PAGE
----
Flo Brooks (b. 1987, UK) is an artist based in West Cornwall. He works across painting, collage, publication, installation and social practice, often working in archives as a starting point for developing new work. Brooks has exhibited across the UK and internationally. Recent exhibitions have included ‘Be tru to your rec’ at Project Native Informant (2022); ‘Angletwich’, Brighton CCA (2020-2021); ‘Kiss My Genders’, Hayward Gallery, London (2019); ‘Scrubbers’, Project Native Informant, London (2018); and ‘Is now a good time?’, Cubitt Gallery, London (2017). A major institutional solo show at Spike Island will open in June 2023. Brooks is represented by Project Native Informant.
Inner Bark Out
Flo Brooks has created a large-scale painting for Clapham – the artist’s first permanent public commission. Launched on 25 January 2023, the work is presented on a bridge underpass on Bedford Road in Clapham North – a short walk from Studio Voltaire.
Inner Bark Out centres on Clapham Common as a unique site of gathering, exploring the social, political and ecological threads encountered and generated in public parks and commons. The work weaves historical narratives into the everyday uses of public space to celebrate the myriad ways the Common has been utilised over the last fifty years.
A constellation-like painting on aluminium panels, Inner Bark Out illustrates a lively contemporary scene of people and animals engaged in moments of play, work and rest. Referencing the many histories of occupation and activism connected to the Common, Brooks has inserted fragments of placards and ephemera linked to protests, gatherings and vigils in the area; suggesting individual and collective experiences that have shaped and informed the space over time.
Visual clues throughout the work suggest some of the LGBTQIA+ and feminist histories associated with Clapham Common: Divine performing at ‘Alternative Miss World’ beauty pageant in October 1978; The Women’s Peace Camp protesting nuclear weapons in May 1983; gay theatre group Homo Promos’s revival of the production Teatrolley performed at midnight in 1991; the safer cruising campaigns of the 1990s organised by queer UK direct action group OutRage; and the third ever Pride which took place on the Common in 1997.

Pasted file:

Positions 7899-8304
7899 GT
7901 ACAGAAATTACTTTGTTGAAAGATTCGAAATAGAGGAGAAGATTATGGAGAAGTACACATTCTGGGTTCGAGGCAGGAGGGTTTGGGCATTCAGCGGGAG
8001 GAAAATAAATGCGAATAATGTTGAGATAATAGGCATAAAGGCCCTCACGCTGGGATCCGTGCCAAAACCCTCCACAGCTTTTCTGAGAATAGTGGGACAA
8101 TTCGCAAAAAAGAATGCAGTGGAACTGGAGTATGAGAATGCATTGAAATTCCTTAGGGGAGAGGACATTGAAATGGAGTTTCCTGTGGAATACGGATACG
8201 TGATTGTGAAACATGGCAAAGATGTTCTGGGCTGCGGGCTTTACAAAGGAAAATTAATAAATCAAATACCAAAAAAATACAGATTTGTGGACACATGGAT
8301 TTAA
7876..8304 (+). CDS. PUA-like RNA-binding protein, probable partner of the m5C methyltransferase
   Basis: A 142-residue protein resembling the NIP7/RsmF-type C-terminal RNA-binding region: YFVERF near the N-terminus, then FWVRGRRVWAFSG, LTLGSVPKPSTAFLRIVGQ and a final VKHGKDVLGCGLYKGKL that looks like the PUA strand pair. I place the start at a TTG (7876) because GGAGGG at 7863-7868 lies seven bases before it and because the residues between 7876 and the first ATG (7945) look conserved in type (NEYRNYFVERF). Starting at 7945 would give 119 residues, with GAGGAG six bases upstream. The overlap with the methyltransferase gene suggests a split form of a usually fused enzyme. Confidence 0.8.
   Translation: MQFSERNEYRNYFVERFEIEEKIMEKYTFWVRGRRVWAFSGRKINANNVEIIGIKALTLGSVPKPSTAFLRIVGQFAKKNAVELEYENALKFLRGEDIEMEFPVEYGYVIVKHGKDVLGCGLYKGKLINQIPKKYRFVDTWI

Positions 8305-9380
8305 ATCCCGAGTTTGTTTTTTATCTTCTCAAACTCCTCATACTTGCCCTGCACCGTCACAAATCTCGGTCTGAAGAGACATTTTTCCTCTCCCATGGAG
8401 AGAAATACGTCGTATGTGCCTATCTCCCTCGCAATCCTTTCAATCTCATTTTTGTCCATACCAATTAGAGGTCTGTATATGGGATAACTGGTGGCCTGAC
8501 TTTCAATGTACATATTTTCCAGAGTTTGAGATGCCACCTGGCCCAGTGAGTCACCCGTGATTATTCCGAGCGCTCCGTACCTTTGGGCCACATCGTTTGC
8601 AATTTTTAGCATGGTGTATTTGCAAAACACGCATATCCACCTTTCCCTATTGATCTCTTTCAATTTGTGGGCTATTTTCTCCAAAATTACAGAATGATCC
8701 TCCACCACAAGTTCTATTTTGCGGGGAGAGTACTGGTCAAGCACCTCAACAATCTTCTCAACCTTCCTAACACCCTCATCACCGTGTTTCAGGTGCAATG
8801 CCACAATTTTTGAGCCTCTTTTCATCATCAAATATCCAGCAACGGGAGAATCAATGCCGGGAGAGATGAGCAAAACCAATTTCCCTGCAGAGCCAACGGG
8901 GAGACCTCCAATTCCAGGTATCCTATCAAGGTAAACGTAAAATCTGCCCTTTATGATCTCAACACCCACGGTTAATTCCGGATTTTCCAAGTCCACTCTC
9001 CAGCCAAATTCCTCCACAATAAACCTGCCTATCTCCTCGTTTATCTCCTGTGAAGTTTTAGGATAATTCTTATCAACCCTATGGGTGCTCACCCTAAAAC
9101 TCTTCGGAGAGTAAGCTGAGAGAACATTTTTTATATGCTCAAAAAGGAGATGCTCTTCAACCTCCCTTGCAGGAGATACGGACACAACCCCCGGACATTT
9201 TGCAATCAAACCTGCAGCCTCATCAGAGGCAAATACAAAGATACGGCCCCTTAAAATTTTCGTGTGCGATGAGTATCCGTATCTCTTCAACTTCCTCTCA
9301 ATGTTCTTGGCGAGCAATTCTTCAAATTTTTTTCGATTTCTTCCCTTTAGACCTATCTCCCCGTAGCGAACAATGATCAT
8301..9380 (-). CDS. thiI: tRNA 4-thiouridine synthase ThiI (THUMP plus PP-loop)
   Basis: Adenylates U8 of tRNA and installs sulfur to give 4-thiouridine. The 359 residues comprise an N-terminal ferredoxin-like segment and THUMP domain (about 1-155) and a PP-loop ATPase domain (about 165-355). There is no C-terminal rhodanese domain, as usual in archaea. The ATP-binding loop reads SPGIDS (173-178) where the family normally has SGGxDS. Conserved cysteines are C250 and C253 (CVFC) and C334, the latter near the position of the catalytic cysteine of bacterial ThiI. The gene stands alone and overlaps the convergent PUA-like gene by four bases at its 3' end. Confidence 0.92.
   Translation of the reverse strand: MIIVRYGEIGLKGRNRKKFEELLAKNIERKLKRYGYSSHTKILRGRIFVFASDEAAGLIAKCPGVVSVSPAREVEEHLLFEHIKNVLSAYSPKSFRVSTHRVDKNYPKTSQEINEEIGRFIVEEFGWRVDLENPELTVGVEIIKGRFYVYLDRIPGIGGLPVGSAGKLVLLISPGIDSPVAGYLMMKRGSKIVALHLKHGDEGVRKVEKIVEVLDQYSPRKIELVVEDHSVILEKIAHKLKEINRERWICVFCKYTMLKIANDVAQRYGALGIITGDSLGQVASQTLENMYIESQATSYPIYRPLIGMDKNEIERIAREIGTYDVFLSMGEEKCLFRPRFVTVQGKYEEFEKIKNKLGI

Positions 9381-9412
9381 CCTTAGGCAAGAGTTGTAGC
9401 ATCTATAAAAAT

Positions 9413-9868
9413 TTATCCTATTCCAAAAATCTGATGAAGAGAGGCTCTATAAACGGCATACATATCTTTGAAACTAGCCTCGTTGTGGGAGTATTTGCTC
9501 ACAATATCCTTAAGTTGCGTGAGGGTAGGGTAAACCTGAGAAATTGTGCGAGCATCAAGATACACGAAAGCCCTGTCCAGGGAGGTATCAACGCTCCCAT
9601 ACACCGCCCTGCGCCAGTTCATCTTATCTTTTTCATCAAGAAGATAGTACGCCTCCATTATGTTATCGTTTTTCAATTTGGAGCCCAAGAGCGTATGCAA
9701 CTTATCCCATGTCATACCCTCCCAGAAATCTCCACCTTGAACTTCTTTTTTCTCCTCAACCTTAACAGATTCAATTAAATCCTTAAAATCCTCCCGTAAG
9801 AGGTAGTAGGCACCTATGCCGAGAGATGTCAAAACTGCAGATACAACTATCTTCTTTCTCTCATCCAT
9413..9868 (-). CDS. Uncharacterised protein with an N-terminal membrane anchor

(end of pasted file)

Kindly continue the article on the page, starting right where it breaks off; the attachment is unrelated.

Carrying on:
The artwork also references important heritage sites, including the Holy Trinity Church, ‘the Cock Pond’ and Temperance Fountain, a sculpture erected by the Temperance Society in 1895. Images of CCTV cameras, drones and signage further suggest the contested nature of public space at large and the ways it has been monitored, regulated and commercialised.
Over the past three years, Brooks has spent time speaking with Clapham residents and Clapham Common users including historians and photographers, and researching at Lambeth Archives, The Lesbian and Gay Newsmedia Archive (LAGNA), The Hall Carpenter Archives and the Digital Transgender Archive.
The title Inner Bark Out refers to the 1987 poem The Laying-On of Hands by Pattiann Rogers, which speaks to a gentleness of touch between living beings, a movement from interior to exterior – the tiny aphid sitting on a leaf, the parakeet making its home in a tree, the bark of the dog and the shedding bark on the tree.
Inner Bark Out forms part of Clapham Public Realm Programme produced by Studio Voltaire in partnership with This is Clapham BID. The project has been supported with funding from Lambeth Council, This is Clapham BID and Arts Council England, with support from Project Native Informant and Network Rail.
SW4 7EF. The closest station is Clapham North (2 minutes) and Clapham High Street Overground (4 minutes).
The artwork can be viewed at street level from the pavement.
The London Borough of Lambeth is home to many diverse communities. Lambeth Council provides services such as planning, social work, housing and schools to 303,000 residents and hundreds of businesses. Lambeth includes the world class cultural hub of the South Bank, the bustling street markets of Brixton, the open spaces of Clapham and Streatham Commons and the exciting regeneration of Vauxhall. The borough is rich in history and is very well connected, close to central London and the City.
This is Clapham is a Business Improvement District (BID), established in October 2014. The BID’s overarching aim is to improve Clapham as a place to work, live, visit and do business. Their work is focused on four key themes, which are: promote, enhance, safe and connect. Under these themes, the BID delivers projects such as free business recycling, additional street cleaning, local area marketing and reducing crime and anti-social behaviour.